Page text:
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On H. naledi, Separating Fact from Interpretation

Homo_naledi_assembled_skull.jpg

The subject of human origins is a sensitive one, stirring up strong emotions on all sides. Most people come at the question with a pre-formed point of view about our ancestry and when they want the date of the appearance of the first human to be.

But that doesn’t mean they are free to superimpose their preferred point of view on the data, or view it only through lenses of their own prescription. That’s not the way science is supposed to be done.

Why am I, an advocate of intelligent design, arguing so passionately for objectivity in science? Because that’s actually what we are about — following the evidence where it leads.

I fear that the latest celebrated fossil find, H. naledi, will be used to further the agendas of those who have a stake in the issue. A certain denial of the evidence is possible. So is a certain overeager interpretation.

So what do I think of the H. naledi fossils?

I don’t know. It’s too soon to say. I tend to find the argument for the creature’s intelligence convincing, based on the apparently deliberate depositing of bodies in that isolated cave, but I am open to persuasion otherwise, if there is other evidence to account for it. I don’t know what the mixed traits, human and australopithicene, mean, or what to make of the small skulls. If the paleoanthropologists can’t agree, how am I to make an informed judgment? The age of the find may make it all moot. If H. naledi is less than 2 million years old, she will be younger than Homo erectus, with his almost completely human form. Then H. naledi becomes merely a curiosity, a side road traveled by some ancient hominin group.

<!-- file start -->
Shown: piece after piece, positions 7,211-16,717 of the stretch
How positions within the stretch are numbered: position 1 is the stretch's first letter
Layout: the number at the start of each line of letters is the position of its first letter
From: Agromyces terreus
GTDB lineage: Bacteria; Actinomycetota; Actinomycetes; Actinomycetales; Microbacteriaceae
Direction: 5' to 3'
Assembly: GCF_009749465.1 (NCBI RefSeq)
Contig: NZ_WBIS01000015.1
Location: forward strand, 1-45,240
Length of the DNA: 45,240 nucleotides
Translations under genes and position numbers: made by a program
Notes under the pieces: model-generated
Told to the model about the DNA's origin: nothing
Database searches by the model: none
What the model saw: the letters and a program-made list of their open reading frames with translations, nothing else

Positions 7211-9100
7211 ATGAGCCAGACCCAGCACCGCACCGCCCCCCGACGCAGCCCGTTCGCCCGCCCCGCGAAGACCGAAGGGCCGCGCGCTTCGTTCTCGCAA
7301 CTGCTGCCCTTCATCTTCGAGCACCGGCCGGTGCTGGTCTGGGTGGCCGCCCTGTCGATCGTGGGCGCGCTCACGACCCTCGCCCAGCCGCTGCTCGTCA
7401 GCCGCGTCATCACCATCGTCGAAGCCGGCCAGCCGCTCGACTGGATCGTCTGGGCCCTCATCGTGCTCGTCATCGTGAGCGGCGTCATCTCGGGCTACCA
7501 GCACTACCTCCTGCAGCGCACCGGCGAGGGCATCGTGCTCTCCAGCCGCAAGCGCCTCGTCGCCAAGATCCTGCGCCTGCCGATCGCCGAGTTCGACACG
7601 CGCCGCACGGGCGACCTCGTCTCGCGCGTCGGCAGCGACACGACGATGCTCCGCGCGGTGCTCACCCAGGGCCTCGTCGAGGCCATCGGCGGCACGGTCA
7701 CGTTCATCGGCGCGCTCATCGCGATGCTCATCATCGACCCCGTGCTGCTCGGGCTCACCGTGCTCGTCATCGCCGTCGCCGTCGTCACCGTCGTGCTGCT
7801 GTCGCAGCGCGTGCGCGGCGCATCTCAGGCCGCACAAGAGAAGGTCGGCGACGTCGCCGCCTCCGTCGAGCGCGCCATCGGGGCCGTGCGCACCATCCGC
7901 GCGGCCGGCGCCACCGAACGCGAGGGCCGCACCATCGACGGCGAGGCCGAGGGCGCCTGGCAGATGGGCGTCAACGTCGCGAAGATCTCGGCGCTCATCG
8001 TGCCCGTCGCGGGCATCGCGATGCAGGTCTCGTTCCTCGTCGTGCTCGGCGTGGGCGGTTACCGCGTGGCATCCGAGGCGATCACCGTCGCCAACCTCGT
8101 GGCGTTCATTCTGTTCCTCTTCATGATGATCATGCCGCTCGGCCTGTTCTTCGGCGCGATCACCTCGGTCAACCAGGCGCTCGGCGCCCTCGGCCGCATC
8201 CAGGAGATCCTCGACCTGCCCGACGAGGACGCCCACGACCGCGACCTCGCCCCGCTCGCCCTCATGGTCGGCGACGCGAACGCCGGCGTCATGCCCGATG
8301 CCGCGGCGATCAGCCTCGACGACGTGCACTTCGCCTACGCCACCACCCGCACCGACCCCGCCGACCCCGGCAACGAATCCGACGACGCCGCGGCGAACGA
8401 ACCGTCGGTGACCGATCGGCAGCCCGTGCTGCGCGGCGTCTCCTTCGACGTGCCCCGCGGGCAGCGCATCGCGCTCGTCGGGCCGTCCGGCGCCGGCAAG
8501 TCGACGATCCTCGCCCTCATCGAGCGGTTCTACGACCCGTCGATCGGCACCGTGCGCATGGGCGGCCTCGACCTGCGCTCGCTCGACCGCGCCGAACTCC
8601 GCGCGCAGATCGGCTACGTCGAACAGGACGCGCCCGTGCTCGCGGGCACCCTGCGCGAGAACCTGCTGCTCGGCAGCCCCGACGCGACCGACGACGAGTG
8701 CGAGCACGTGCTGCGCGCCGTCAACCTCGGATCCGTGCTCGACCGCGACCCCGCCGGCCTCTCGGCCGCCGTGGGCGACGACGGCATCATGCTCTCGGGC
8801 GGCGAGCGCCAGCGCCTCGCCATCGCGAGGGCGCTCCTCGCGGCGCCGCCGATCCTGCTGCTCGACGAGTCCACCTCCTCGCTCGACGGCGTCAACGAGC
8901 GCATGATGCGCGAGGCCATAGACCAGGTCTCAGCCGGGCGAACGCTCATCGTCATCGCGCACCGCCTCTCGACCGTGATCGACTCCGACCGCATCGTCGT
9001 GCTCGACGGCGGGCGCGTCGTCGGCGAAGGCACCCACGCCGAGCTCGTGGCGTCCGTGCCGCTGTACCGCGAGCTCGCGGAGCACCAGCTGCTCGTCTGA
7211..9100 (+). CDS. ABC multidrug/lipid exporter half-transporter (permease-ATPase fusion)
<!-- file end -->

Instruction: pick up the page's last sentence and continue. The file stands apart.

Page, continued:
Let’s let the evidence speak for itself.

What Does the Most Recent “Human” Fossil Find Actually Mean?

Before we begin, probably most of you have watched the crime shows CSI or Bones. These two shows leave the impression that all kinds of definite, factual information can be gathered from bones. That’s true, but there are limits. There are facts, and legitimate inferences. Then there is interpretation, and spin, the way these things are reported to advance an agenda.

What do we know for a fact or as a legitimate inference? Everything in italics below is a matter of interpretation.

1. Many bones were found in a nearly inaccessible cave in South Africa. They appear to be fossils with mixed traits. The shoulders and pelvis seem to be australopithicene in character, while the teeth, legs, and feet appear to be more like the genus Homo.

2. Many bones were found in that nearly inaccessible cave. This may be due to non-intentional natural causes, or perhaps the bones were intentionally placed there by someone (by their own species — who knows?). The latter would argue for some special care of the dead, and perhaps intelligence like ours (or not — for another point of view see an article by primatologist Frans de Waal in the New York Times). It also depends on whether there was ever another possible route into the cave, or some sort of natural disaster that collected them in one place.